D5 0.225% saline question

  1. 0
    Is D51/4 NS hypotonic or isotonic? I know once the dextrose is metabolized in the bloodstream (in about 5 minutes), all that is left is 1/4 NS. My question is--what is the OFFICIAL stance on D51/4NS, in terms of tonicity. Different textbooks and scholarly sources say conflicting things. Help!!!
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  4. 0
    I have a handout on different IV solutions that says D5.02NS is isotonic. The tonicity is listed at 320 m Osm/L.
  5. 0
    If isotonic is 280-310 mOsmol/L, and D5 !/4 NS is 321 mOsmol/L , how can it be isotonic??

    Here is what I found:


    Types of Hypotonic IV Solutions:
    D5W (isotonic in bag, hypotonic in body d/t rapid metabolism of dextrose), 0.45% NS and 0.225 NS

    Maintenance fluids: D5 NS & D5 NS (hypertonic in bag, hypotonic effect in body providing water to cells; & D5NS (hypertonic in bag less free water and more extracellular water than D5 NS or D5 NS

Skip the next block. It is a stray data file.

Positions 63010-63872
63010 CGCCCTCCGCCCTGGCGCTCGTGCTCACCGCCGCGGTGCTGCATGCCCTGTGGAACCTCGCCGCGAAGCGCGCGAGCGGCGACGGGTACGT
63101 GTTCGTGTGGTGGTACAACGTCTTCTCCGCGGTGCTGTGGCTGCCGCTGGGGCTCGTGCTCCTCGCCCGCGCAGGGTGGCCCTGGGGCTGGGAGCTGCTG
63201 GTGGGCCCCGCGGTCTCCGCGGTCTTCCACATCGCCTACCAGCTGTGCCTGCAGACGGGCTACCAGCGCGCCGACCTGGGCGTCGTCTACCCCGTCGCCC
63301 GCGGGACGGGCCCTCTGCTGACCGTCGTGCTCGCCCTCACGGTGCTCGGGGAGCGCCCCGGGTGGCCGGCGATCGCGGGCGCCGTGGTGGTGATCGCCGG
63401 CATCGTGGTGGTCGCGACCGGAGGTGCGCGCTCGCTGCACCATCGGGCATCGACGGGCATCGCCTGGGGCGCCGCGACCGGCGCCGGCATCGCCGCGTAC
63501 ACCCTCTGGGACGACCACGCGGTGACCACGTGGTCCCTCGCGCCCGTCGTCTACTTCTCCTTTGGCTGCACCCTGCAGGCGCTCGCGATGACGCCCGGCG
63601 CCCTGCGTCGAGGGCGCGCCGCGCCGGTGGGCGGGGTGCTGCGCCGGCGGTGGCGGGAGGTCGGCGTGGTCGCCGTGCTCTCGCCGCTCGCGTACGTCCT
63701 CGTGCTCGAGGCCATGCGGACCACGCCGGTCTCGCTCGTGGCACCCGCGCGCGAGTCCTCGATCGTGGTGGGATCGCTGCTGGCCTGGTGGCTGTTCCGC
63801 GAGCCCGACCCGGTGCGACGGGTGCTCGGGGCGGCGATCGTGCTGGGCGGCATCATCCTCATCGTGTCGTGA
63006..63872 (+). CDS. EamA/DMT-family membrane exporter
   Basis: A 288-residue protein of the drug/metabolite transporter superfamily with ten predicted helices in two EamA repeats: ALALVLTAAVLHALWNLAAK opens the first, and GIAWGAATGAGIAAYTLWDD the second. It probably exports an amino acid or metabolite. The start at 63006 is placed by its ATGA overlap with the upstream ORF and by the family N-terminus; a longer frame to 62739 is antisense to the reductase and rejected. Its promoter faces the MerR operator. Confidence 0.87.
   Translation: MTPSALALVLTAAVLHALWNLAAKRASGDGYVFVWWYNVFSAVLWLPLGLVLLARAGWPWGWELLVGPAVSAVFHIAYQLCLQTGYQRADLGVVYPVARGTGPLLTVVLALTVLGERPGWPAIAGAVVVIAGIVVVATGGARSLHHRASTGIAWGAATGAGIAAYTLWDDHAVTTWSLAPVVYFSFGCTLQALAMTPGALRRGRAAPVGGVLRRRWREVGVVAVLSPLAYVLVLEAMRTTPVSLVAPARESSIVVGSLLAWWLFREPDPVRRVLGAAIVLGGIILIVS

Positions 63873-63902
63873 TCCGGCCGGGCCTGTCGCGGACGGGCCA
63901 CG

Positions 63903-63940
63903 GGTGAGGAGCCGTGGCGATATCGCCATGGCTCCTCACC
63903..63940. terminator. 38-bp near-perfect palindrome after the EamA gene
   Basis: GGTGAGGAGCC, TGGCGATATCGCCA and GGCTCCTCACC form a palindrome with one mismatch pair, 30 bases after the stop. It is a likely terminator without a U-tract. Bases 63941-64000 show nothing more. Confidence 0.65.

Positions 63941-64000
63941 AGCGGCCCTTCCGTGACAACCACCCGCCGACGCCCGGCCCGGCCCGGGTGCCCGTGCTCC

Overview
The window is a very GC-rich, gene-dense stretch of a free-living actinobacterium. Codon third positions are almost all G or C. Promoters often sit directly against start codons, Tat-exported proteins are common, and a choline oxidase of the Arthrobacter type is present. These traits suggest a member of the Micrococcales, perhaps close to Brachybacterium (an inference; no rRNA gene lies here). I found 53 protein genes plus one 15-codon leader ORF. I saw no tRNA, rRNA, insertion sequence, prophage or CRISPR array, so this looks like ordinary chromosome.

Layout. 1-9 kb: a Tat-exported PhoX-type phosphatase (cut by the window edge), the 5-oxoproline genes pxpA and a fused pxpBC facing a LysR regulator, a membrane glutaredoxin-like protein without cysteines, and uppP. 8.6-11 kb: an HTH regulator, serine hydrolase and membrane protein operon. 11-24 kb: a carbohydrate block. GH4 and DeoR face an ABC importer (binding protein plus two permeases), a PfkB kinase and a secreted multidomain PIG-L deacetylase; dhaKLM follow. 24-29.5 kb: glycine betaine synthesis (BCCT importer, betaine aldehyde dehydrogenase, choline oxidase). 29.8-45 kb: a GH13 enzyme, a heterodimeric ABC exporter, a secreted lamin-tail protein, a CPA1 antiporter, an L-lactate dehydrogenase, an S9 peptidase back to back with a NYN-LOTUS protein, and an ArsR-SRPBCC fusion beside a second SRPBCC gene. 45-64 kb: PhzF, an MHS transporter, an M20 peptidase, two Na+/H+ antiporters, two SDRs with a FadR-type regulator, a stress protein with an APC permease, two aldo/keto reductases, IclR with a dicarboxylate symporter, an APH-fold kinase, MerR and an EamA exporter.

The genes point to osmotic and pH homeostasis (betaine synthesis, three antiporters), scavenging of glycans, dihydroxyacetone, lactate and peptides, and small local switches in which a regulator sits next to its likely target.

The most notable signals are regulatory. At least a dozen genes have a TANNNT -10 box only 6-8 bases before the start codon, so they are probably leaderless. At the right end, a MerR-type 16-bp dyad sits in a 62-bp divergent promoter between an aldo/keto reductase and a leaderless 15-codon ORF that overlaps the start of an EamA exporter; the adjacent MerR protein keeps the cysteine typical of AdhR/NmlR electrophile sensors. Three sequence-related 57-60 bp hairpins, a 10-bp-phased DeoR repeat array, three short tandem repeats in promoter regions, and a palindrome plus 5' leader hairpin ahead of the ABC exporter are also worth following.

Last edit by Brownms46 on Apr 5, '04
  6. 0
    I know in critical care we consider it hypotonic. We worry about Neuro patients getting too much of it. Brain cells can't handle too much hydration, especially when your fluid/electrolyte and compensation systems are screwed up by a head injury to begin with.

    Dave


    Quote from Brownms46
    If isotonic is 280-310 mOsmol/L, and D5 !/4 NS is 321 mOsmol/L , how can it be isotonic??

    Here is what I found:


    Types of Hypotonic IV Solutions:
    D5W (isotonic in bag, hypotonic in body d/t rapid metabolism of dextrose), 0.45% NS and 0.225 NS

    Maintenance fluids: D5 NS & D5 NS (hypertonic in bag, hypotonic effect in body providing water to cells; & D5NS (hypertonic in bag less free water and more extracellular water than D5 NS or D5 NS
  7. 0
    Quote from JustaMaleRN
    I know in critical care we consider it hypotonic. We worry about Neuro patients getting too much of it. Brain cells can't handle too much hydration, especially when your fluid/electrolyte and compensation systems are screwed up by a head injury to begin with.

    Dave
    Since the D5W is quickly used up, it is hypotonic in the body, as 1/4 NS has a osmolarity of 77 mOsmol/L .
  8. 0
    The point is that different sources quote different norms (which is why the poster was asking for help). For example, I found a reference that says isotonic solutions are 240-340 m Osm, which is arrived at by adding or subtracting 50 from the average serum osmolality of 290 mOsm. Therefore, according to this definition, D 5% and 1/4 NS is isotonic. Here are two sites that take this stand: